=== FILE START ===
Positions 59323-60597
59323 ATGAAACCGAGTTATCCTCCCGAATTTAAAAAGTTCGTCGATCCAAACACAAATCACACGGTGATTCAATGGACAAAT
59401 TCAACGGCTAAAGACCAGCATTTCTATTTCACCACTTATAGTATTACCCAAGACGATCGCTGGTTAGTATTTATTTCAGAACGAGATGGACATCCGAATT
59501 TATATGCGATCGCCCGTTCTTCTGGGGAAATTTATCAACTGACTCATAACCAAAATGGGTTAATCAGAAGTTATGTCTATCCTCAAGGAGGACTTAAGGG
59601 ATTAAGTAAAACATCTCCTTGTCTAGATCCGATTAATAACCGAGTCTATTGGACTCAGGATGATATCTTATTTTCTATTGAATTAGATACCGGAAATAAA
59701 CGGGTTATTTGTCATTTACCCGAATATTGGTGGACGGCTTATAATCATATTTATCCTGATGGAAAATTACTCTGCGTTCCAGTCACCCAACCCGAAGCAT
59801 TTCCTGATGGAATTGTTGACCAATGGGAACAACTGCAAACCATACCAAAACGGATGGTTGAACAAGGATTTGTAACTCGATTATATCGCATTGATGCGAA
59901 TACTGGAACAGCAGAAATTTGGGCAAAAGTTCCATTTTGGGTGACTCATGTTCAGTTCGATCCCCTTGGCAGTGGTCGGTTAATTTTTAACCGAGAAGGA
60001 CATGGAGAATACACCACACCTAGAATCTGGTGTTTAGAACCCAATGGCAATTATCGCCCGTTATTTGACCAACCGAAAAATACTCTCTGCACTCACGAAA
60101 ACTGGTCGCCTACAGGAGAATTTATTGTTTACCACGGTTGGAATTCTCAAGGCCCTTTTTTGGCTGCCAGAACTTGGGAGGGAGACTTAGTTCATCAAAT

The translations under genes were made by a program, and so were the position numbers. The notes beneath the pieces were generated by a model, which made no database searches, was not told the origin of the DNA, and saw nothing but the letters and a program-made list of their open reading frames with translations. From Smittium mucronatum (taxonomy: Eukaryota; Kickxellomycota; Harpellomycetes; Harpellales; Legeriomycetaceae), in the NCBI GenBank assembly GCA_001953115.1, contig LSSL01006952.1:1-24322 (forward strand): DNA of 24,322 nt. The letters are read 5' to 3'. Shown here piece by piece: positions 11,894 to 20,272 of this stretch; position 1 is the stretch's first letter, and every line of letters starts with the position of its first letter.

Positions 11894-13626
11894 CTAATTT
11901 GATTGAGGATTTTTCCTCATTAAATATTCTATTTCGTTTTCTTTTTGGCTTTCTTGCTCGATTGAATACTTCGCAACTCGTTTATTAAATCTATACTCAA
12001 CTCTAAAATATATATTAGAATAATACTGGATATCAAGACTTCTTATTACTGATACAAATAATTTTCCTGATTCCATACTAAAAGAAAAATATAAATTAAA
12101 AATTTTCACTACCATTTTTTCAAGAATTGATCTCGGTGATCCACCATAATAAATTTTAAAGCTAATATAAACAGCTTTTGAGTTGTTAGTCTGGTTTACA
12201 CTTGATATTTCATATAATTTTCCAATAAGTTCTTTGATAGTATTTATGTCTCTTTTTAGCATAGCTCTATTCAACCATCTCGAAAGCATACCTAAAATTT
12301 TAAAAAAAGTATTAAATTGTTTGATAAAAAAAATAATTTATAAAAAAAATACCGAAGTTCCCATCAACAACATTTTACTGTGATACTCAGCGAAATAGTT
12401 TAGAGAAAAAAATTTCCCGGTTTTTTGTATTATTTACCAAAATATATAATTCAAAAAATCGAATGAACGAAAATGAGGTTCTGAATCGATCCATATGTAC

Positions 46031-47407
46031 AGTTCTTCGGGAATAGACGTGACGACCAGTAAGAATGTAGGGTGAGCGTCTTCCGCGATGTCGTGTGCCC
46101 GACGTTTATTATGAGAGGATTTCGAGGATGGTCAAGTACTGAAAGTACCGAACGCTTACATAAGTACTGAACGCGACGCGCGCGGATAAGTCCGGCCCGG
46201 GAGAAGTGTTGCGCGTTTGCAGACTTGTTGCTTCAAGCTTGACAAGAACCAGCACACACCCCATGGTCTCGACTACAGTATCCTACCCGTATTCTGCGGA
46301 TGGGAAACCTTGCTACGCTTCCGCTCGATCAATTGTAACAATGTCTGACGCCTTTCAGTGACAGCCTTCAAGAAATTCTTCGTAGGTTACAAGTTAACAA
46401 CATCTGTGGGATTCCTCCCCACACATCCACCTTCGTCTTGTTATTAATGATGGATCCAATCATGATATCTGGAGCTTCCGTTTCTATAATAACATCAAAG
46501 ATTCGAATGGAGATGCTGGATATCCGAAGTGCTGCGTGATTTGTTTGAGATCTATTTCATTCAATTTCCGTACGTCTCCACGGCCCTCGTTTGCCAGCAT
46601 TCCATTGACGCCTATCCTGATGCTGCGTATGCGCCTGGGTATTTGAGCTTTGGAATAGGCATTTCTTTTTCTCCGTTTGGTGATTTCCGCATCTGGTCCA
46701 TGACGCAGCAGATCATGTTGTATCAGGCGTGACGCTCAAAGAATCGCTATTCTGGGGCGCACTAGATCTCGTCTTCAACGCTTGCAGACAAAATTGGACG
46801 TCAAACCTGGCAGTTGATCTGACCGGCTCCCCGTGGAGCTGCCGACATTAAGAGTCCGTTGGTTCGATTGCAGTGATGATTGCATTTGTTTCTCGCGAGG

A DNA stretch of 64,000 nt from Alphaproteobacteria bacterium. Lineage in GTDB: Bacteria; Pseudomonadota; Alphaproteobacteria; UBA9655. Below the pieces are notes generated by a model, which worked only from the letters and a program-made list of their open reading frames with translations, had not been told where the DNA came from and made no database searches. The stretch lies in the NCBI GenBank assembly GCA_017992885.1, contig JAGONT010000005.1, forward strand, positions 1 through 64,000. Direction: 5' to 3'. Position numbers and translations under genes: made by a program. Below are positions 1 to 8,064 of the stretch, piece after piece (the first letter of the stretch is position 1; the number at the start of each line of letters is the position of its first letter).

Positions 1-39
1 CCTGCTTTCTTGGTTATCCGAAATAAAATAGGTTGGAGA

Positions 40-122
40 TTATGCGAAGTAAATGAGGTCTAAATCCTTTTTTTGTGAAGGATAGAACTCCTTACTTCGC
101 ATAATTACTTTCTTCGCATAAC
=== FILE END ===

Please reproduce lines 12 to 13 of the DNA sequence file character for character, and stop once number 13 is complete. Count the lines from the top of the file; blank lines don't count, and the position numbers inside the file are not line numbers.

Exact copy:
Positions 11894-13626
11894 CTAATTT